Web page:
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A lack of appreciation for locally-made products in Indonesia motivated designer Alvin Tjitrowirjo to create a contemporary design language steeped in the country’s traditions and culture for his furniture brand.
“I wanted to design something that was Indonesian but also modern and contemporary, but that wasn’t what the market wanted,” Alvin said, recalling the launch of his eponymous furniture label and design studio AlvinT, a decade ago.
“Even now people still want things that are imported from Europe or the United States.”
The 33-year-old Jakarta native studied industrial design at the Royal Melbourne Institute of Technology (RMIT), where he honed his craft and was exposed to Australia’s thriving design scene.
“Australia taught me a lot of things,” Alvin said, describing the education system there as one of the best in the world."
“I got to learn about different cultures and it was a very nice environment to study. I had spectacular lecturers who were practicing furniture designers."
“The way of thinking about design in Australia is very open minded, so Australians can design anything and are not restricted to thinking, ‘OK this is Australian, this is not Australian’.”
After obtaining his bachelor degree in Australia, Alvin joined the Melbourne Movement, an organisation that promotes young Australian designers.
In 2005 his Bell Chair was selected for exhibition at Salone Satellite in Milan, Italy, an event that launches the careers of promising new talent.
Upon his return to Indonesia, Alvin worked as a product developer for a furniture company and took part in exhibitions at the IMM in Cologne, Germany, known as the world’s most important furnishing show, and the Zona Tortona design district in Milan.
But he quit after a few months because his ideas and concepts clashed with the company’s conservative design approach.
In 2006, he did his first solo exhibition sponsored by Volvo, luxury watch retailer The Hour Glass, and kitchen surface manufacturer DuPont CORIAN.
“I decided to do my own collection, with no business background or knowledge. It was simply out of passion,” said Alvin.
“What I wanted to do was revolutionise the furniture industry here in Indonesia. We have the
materials, the craftsmanship, labour et cetera, but we lack the self-confidence and passion other countries have.”
He worked with local artisans and craftsmen and experimented with rattan, bamboo, marble, stone and teak to create a distinct brand of Indonesian design that draws from the country's centuries-old traditions.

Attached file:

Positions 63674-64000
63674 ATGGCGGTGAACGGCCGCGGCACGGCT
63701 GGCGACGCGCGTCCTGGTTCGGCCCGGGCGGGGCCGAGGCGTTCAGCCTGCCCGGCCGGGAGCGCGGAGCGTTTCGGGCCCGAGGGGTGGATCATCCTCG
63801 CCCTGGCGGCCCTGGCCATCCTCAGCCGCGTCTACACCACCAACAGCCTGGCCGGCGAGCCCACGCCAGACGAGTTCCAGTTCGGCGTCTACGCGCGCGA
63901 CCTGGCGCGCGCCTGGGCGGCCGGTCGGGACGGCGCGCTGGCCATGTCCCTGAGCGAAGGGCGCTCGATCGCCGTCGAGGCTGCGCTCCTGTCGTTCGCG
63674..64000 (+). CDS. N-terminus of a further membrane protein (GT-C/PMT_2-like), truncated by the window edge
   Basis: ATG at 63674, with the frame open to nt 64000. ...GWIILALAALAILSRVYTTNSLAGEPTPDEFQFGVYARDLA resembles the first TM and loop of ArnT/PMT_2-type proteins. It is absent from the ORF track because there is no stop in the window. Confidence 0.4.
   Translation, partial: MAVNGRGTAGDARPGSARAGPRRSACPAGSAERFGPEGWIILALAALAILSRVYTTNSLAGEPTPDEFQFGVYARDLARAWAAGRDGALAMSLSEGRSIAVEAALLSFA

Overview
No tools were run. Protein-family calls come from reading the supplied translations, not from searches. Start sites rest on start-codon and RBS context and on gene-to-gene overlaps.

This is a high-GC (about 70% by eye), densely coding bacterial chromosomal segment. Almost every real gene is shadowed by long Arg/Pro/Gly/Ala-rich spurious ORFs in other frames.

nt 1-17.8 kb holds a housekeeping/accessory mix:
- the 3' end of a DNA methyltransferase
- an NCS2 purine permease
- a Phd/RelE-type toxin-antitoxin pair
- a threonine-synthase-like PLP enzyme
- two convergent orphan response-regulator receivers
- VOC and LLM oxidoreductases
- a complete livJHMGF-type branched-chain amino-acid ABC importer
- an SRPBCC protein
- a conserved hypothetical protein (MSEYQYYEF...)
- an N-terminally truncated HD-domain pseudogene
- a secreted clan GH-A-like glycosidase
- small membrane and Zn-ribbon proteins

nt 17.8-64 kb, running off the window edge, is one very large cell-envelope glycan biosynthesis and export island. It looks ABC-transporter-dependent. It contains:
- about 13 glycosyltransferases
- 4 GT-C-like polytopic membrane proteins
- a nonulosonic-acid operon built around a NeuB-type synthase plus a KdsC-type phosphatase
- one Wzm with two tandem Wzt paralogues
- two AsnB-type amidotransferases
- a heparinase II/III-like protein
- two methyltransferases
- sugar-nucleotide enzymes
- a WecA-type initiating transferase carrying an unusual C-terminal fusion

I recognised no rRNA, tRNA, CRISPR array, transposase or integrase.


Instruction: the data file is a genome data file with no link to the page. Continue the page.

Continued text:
AlvinT was born – with design characterised by organic lines and neutral colours, stressing the importance of staying true to nature.
Despite initial setbacks, Alvin is relentless in his pursuit for a new identity for contemporary Indonesian design.
“I tried to understand what the market needed instead of what the market wanted,” he said.
“I thought if I wanted to make Indonesians proud of Indonesian products then I needed to educate the market first. But it was difficult trying to sell locally without international awards.
“The market is peculiar sometimes. People don’t believe in locally-made high-priced, high-quality products. They believe that if it’s a local product it has to be cheap.”
In 2010 and 2011 Alvin's products were exhibited in London’s famous Harrods department store, as part of a Indonesian Ministry of Trade campaign to promote Indonesian designs overseas.
Alvin’s studio recently completed the design of the restaurant section and public seating areas in the newly-built Terminal 3 of Soekarno-Hatta International Airport, Jakarta.
Meanwhile, AlvinT’s upcoming exhibition tour will go to Frankfurt in February, Milan in April, New York in May and Paris in September.
Challenges facing Indonesia’s creative industry include lack of infrastructure, including copyright protection, Alvin observed.
“If there's little protection for copyright, ideas don't have much value. Copyright infringements are something common in Indonesia. It’s easier to copy and make a business out of it rather than being innovative,” he said.
But Alvin, who also holds a Master degree in product design from IED European Design Labs in Madrid, Spain, is upbeat about the future of Indonesia as a whole.
“Indonesia is being given an economic bonus – our population – and this is going to drive the whole economy,” he said.
The younger generation is technologically savvy and we try to do things more professionally. We don’t believe in making money through corruption and we want to do business properly.
“We are more globalised and share a way of thinking with people from more developed countries. If this can be maintained properly I believe Indonesia will have a better future.”
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